QUAD brings together the representational conventions of ritual, computational code, and matheme. This television play presents a clear connection between Beckett’s literary convictions, in particular his concept of the “unword” and its avant-garde possibilities, and the role of mathematics in art. The formal connections between the ritualistic, computational, and allegorical dimensions of this television play render QUAD a “hyperstitional” work, one that is composed of twin formal elements: symbols without significance and superstition without belief. The relation between the television play and mathematics is thus not superficial or referential: Beckett’s “hyperstitional” work produces a literary dimension that echoes the temporal and spatial stakes peculiar to twentieth-century mathematics.*

SAMUEL BECKETT—QUAD I and II

Thursday, January 23, at 7:30 pm.

Saturday, January 25, at 2 pm and 4 pm.

Hammer Museum

10899 Wilshire Boulevard, Los Angeles.

*See Baylee Brits, “Ritual, Code, and Matheme in Samuel Beckett’s Quad,” Journal of Modern Literature 40, no. 4 (Summer 2017), pp. 122–133. Published by Indiana University Press.

Samuel Beckett, Quad I and Quad II. Images courtesy and © the writer’s estate and Süddeutscher Rundfunk, Stuttgart, 1981.

MEPHISTO AT THE EGYPTIAN

Adapted from the roman à clef by Klaus Mann (son of Thomas), MEPHISTO—directed by István Szabó and based on Gustaf Gründgens, the great German actor, extreme political opportunist, and Klaus’ former brother-in-law—traces the simultaneous rise and fall of Hendrik Höfgen, a leftist thespian (played by Klaus Maria Brandauer) who becomes the toast of Nazi Berlin for his portrayal of Goethe ’s Mephistopheles.

“In the energy they bring to the film, Brandauer and Szabó have made a mighty statement, but it is as much about acting, I think, as Nazism. In Höfgen, we see an empty man, standing for nothing. This doesn’t even bother him.” — Roger Ebert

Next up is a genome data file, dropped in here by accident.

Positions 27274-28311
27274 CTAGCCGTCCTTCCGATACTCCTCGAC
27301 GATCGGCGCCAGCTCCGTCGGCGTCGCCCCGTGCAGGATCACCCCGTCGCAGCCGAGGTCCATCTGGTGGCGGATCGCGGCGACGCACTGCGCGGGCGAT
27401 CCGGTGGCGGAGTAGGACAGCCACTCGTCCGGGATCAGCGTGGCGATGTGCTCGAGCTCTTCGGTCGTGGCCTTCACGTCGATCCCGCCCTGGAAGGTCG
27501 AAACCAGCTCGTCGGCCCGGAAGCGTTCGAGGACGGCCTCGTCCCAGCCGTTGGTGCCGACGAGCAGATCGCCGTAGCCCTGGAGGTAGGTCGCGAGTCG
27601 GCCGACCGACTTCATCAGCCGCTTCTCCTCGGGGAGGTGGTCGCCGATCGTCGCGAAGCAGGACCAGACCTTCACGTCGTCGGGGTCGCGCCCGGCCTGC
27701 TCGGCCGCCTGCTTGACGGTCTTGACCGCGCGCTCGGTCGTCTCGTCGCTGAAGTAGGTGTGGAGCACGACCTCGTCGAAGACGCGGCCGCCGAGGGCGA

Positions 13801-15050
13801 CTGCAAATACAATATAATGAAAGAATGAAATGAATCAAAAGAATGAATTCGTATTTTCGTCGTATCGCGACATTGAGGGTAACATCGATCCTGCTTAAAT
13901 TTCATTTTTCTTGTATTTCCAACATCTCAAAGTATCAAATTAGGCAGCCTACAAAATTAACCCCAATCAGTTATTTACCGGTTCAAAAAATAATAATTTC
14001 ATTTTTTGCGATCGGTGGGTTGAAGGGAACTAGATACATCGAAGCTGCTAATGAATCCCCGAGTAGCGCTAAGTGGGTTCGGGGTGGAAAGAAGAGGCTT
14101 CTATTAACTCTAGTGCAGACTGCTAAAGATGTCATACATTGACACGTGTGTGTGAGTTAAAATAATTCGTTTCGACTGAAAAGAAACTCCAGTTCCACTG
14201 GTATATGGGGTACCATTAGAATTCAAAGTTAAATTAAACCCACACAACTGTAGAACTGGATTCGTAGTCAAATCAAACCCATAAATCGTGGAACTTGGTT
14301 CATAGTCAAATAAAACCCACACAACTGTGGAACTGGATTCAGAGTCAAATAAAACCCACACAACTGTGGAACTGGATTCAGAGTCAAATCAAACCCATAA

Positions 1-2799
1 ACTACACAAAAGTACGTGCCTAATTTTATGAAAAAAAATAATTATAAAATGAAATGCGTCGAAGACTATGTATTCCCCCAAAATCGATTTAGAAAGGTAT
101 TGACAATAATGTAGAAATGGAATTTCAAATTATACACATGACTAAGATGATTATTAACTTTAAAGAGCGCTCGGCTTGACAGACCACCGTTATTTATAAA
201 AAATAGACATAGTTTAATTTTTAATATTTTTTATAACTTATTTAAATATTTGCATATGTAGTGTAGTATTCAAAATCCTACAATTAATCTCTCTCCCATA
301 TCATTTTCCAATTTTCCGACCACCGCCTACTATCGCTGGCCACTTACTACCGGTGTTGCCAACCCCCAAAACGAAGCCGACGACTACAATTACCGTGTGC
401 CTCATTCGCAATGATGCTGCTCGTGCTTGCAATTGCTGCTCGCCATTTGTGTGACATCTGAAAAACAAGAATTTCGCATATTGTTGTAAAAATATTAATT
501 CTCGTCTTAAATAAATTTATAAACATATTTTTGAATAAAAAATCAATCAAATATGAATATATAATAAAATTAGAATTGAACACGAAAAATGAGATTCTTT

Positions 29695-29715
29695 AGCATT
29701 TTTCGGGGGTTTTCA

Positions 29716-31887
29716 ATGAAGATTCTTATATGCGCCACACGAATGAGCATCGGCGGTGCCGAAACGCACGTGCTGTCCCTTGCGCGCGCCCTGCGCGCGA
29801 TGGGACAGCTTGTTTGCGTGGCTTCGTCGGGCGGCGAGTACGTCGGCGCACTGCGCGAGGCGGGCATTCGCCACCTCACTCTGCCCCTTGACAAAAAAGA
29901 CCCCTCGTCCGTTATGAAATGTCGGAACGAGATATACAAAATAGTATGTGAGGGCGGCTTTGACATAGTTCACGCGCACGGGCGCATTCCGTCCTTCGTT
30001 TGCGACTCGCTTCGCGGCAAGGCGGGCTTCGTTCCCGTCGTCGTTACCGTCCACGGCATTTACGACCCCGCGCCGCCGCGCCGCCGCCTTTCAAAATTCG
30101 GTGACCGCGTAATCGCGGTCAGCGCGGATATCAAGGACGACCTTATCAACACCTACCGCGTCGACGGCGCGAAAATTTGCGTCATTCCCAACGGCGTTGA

This week at the Egyptian, the American Cinematheque and Kino Lorber present a screening of the 4K restoration of MEPHISTO—winner of the Academy Award for Best-Foreign Language film—on a double bill with the 4K restoration of Szabó’s Silver Bear winner CONFIDENCE (1980).

MEPHISTO and CONFIDENCE

Friday, January 24, at 7:30 pm.

Egyptian Theatre

6712 Hollywood Boulevard, Los Angeles.

István Szabó, Mephisto (1981), from top: Klaus Maria Brandauer (6). Poster is from East German release. Images courtesy and © the filmmaker, the actors, the photographers, and Kino Lorber.

CONSTANCE MALLINSON IN CONVERSATION

The rise of the feminist movement and the globalism that exposed United States audiences to other cultures were two energizing forces for artist Constance Mallinson, coinciding with the artist’s late-1970s move to Los Angeles. Mallinson worked downtown, creating paintings and drawings that channeled the form and logic of weaving. She focused her attention on employing pattern as a bridge between minimalist aesthetics and a more personal and feminine approach as part of the Pattern and Decoration art movement.

Mallinson joins MOCA assistant curator Rebecca Lowery in a conversation about her practice then, now, and in the context of the exhibition WITH PLEASURE—PATTERN AND DECORATION IN AMERICAN ART 1972–1985.*

CONSTANCE MALLINSON and REBECCA LOWERY IN CONVERSATION*

Thursday, January 23, at 7 pm.

MOCA Grand Avenue

250 South Grand Avenue, downtown Los Angeles.

Constance Mallinson, artworks courtesy and © the artist, Jason Vass Gallery, and Edward Cella Art and Architecture. Photograph of Mallinson by Todd Gray, courtesy and © the photographer and Mallinson.